>> are accomplised within the internal process/application, and need
>> not be
>> specified in the choreography.
> It really depends on whether the decision criteria is a private one or
> a contractual binding.
> Yes !  The private decision shouldn't be defined in the choreography.
> But the public, "mutually agree-upon" decision should be defined in
> the choreography.  E.g. The order will be rejected if the amount is
> over 500K and doesn't have a valid signature.
>> It may be useful to indicate the "normal" state transitions expected
>> for each
>> message input or output in order to focus on the performance of the
>> exchange,
>> but the choreography should express all valid exchanges where the
>> messages
>> are expected to be meaningful, whether or not they represent a
>> successful
>> business transaction.
> I agree !  But the level of message exchange details depends on the
> level of choreography you want to express.  E.g. If I'm expressing a
> business level choreography about order processing, I probably won't
> specify the underlying RM ACK, RM retry message exchange.
>> Where faults occur in the communication, these must be communicated
>> to
>> the internal applications for subsequent action. The choreography
>> should be
>> able to express possible continuation (e.g., retry, re-connect) of
>> the exchange
>> in spite of faults or delays.  A time-out would be similar to the
>> receipt of a bad
>> message.  It is probably useful to specify the time-out period in
>> the
>> choreography so there is an understanding of how long a participant
>> will wait
>> for a response.  A time-out might be treated differently from a bad
>> message,
>> but the determination of the resulting public state transition
>> should probably still be
>> delegated to the internal process/application.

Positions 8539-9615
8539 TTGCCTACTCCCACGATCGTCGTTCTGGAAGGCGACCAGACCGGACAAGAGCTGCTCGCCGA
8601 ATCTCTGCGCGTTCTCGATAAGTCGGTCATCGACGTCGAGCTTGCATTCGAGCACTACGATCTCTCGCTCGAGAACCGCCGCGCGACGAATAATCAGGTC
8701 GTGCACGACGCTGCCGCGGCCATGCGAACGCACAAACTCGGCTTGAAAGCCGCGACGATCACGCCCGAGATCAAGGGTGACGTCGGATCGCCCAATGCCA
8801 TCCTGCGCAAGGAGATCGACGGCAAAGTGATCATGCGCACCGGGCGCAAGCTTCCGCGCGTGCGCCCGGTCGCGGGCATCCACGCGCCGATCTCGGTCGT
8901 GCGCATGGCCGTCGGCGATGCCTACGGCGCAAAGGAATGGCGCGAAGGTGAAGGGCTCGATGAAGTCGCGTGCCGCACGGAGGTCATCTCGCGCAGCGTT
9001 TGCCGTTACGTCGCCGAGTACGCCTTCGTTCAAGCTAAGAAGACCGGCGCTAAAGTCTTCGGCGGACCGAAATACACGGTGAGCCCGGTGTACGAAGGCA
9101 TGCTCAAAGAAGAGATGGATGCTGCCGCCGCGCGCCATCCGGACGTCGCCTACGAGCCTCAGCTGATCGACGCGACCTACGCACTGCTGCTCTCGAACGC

> I'm not sure about the last statement.  Because public state
> represents a "consensus" between collaborating parties, I don't think
> the internal process of one party can unilaterally control the public
> state transition.  I think public state transition is a co-ordination
> handshaking.  Lets look at the following scenarios, assuming the
> current public state is S1
> 1) PartyA propose moving to S2.  The contract says PartyB don't have
> any choice.  So PartyA move to S2 after sending the proposal message.
> 2) The contract say PartyB doesn't have to agree.  When she disagree,
> the contract say the public state will be staying at the original
> state (ie: S1).
> 3) Alternatively, when PartyB disagree, the contract say the the
> public state will be move to another state S3
> Rgds, Ricky
>> So it doesn't matter to the choreography how the message is
>> communicated
>> nor how it is packaged or formatted.  The choreography only deals
>> with the
>> semantics of the message (i.e., the business intent of the message,
>> such
>> as new order, acknowledgement, rejection, counter-offer) and the
>> possible
>> state transitions that will be selected by the internal
>> process/application.
>> Fred Cummins
>> EDS
Received on Tuesday, 25 March 2003 12:10:45 UTC